Die Gleichheit 8 June 1917
|Edited by||Clara Zetkin|
|Die Arbeiterin (The Worker),|
Die Gleichheit (Equality) was a Social Democratic bimonthly magazine issued by the women's proletarian movement in Germany from 1892 to 1923. For many years it was the official organ of the international women's socialist movement.
Die Gleichheit had appeared in early 1890 as Die Arbeiterin (The [female] Worker), a successor to the short-lived Die Staatsbürgerin (The Citizeness) founded by Gertrud Guillaume-Schack and banned in June 1886. Die Arbeiterin was published by the Social Democrat Emma Ihrer in Velten for more than a year from 1890–91 with little success. In January 1892 it was placed in the hands of Clara Zetkin (1857–1933) by the SPD-affiliated Dietz-Verlag when the sheet was facing financial ruin. Zetkin renamed the paper Die Gleichheit when she took over.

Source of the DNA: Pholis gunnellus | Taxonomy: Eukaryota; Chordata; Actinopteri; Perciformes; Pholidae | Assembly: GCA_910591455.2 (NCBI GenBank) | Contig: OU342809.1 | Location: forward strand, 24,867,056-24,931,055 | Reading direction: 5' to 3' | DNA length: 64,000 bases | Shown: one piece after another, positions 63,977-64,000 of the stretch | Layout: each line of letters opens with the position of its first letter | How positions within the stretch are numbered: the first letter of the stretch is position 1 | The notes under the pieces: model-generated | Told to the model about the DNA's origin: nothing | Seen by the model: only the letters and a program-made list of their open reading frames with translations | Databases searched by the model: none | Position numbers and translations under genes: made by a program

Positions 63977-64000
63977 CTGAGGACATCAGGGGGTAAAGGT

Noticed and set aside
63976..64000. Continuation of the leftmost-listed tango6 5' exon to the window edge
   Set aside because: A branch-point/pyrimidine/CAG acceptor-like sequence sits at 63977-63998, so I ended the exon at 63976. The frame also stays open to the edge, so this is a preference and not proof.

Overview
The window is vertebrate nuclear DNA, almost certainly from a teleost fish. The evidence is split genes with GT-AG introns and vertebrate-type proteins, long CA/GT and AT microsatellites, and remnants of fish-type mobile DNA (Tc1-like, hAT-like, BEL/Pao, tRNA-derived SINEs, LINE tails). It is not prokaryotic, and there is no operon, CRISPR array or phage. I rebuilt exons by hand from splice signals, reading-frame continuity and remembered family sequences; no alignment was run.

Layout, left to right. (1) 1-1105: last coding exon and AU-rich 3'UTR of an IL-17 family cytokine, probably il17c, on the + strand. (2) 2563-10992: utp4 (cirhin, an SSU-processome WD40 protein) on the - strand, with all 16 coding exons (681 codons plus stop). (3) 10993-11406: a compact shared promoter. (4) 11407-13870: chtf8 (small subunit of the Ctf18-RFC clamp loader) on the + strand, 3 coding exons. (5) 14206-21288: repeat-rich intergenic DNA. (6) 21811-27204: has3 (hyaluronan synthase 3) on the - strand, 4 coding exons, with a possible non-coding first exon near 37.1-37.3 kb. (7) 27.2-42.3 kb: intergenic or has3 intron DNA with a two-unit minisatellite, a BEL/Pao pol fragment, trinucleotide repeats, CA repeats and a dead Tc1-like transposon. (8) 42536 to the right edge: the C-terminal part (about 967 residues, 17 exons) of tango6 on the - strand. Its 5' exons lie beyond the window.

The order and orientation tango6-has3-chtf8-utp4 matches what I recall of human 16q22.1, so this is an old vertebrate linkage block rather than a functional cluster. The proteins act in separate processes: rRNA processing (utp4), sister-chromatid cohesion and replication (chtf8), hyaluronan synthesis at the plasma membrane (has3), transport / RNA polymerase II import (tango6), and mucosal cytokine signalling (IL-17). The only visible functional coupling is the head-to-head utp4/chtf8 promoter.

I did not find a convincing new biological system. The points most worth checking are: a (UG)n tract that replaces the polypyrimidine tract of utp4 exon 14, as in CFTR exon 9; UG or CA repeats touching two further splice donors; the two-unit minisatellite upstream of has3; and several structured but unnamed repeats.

Zetkin edited the paper until 1917. At the First International Conference of Socialist Women in Stuttgart, 1907 it was reported that the magazine had a distribution of 70,000 copies. The editorial board of Die Gleichheit was elected as the central organ of the international movement of socialist women until the next international congress. By 1910 Die Gleichheit, the central socialist organ for women workers, had a circulation on 80,000. At the Second International Women's Conference in Copenhagen in 1910 Die Gleichheit was once again recognized as the official organ of the international women's socialist movement.
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